“We decided to go for a CPPI product initially because we wanted to minimise downside risk and did not know what our long-term strategic asset allocation would look like. It was easier to have one product where we could delegate the tactical asset allocation decisions to the CPPI manager. The main reason to work with an insurance company was that pension funds in Belgium have to report their investments at market value but insurers can report part of their investments, the acquisition value for held-to-maturity bonds, in book value, which reduces some volatility in our figures. With this insurance product, we also have the possibility to take some money back if we needed additional liquidity and it creates an asymmetric source of return.
“Today these contracts are almost impossible to agree as insurance companies no longer want to guarantee a minimum rate of return as high as 3.25%,” says Caroyez. “Therefore the new strategic asset allocation is likely to phase out our current insurance products. We will not cut our exposure from 30% to zero immediately, we will reduce our allocations gradually and if we see insurance opportunities in the future we will still take them into consideration. If not, we will look for other asset classes with a similar profile, such as private placements or loans to companies with solid fundamentals.”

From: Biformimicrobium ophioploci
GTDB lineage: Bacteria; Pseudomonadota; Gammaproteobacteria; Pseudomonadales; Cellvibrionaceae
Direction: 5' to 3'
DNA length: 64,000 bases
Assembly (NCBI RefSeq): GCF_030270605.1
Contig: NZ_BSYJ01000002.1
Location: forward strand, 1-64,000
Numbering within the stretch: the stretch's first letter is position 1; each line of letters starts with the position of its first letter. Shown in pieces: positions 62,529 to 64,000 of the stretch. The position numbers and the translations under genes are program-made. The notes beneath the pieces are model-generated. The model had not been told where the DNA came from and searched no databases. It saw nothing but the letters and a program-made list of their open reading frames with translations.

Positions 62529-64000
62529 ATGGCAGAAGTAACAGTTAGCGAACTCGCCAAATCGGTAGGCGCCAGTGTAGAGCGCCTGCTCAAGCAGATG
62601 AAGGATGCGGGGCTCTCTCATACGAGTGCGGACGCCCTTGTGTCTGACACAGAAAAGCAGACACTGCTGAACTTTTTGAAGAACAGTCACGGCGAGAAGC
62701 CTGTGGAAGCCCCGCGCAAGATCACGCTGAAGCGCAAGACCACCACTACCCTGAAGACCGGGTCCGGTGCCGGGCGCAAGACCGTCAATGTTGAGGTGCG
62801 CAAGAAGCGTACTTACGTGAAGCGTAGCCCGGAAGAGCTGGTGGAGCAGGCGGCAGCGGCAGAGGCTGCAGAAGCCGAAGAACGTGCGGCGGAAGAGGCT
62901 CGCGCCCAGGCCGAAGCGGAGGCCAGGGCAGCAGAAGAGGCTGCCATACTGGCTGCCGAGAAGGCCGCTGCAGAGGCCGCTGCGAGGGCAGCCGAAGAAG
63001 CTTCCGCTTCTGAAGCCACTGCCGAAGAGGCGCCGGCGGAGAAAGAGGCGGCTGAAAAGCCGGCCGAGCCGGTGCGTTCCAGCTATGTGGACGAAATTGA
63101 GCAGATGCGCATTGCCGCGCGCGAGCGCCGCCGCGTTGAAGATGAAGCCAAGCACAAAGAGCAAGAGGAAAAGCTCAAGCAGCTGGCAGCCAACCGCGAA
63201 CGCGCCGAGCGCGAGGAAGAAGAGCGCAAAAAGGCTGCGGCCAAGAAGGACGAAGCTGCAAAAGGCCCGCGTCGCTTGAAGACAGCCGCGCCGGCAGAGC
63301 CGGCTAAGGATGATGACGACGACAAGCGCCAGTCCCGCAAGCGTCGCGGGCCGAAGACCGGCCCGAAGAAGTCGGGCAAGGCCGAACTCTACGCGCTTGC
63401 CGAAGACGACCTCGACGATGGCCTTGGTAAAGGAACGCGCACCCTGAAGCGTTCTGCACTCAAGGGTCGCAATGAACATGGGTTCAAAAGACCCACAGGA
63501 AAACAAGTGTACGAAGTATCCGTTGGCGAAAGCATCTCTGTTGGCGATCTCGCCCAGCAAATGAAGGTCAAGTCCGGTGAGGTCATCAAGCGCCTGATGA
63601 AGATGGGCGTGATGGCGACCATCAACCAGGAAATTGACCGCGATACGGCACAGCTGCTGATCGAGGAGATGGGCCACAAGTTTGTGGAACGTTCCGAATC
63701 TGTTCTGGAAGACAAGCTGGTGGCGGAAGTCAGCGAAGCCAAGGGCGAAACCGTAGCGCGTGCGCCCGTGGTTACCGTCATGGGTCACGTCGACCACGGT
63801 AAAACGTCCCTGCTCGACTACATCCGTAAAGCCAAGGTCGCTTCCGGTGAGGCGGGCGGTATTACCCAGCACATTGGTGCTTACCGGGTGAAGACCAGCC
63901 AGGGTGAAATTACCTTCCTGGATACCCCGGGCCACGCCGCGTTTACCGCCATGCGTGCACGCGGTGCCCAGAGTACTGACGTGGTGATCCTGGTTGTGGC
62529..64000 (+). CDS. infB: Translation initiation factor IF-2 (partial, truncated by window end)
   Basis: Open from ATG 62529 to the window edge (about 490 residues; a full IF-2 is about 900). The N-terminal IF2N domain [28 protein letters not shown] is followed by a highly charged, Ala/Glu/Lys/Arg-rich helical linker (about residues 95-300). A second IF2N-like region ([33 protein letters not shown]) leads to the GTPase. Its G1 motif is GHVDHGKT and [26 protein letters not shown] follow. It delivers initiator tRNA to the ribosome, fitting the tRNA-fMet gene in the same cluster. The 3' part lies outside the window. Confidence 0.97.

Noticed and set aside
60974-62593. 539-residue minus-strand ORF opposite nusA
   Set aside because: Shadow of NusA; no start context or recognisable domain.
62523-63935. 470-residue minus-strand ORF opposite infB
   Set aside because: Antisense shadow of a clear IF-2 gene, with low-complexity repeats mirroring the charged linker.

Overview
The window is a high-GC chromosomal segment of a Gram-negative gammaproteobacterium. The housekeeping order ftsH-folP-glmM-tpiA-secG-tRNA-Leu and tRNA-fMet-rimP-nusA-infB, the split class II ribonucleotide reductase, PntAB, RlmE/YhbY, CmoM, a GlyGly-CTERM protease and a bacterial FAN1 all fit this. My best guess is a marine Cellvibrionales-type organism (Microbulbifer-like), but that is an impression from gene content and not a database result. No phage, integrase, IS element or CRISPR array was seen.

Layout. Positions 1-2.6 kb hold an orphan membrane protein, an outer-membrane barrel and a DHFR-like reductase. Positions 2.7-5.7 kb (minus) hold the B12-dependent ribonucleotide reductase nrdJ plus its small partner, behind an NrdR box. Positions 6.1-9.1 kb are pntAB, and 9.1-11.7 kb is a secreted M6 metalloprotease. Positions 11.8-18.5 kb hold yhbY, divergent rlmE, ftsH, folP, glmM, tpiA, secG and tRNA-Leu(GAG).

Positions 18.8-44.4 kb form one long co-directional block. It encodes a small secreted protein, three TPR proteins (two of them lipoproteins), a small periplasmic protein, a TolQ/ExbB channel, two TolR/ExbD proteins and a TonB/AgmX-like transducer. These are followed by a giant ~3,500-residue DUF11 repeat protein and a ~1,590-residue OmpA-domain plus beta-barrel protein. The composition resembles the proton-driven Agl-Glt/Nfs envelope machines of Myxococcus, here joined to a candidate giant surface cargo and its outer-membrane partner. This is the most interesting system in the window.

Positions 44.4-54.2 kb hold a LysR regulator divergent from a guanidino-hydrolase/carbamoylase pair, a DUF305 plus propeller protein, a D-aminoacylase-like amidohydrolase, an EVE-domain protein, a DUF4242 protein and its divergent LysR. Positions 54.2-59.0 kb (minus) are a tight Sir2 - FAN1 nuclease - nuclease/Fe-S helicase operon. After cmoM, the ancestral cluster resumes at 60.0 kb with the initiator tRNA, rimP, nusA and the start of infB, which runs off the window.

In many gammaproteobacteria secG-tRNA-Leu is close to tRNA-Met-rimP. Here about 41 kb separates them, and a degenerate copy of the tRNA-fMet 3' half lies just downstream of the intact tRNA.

Pensio B undertook its first private loan in 2011.
“This loan has been generating a good return for us,” says Caroyez. “At the end of 2011, Belgium had no government, which is why back then 10-year rates for loans stood at around 5%. We managed to get a very high rate of return on this private loan to a solid Belgian company.”
The majority of the pension fund’s fixed income assets – 60% – are in corporate bonds, with the rest made up of government bonds. The overwhelming exposure to government bonds, around 80%, is to Belgian bonds and a handful of covered, agencies and supranational bonds. Only a small minority is allocated to emerging markets through a hard currencies, fixed duration fund hedged back into euro.
“But due to the low interest rates and our approach of investing through directly and not via funds, it will be difficult to continue this strategy we have used since 2010,” says Caroyez.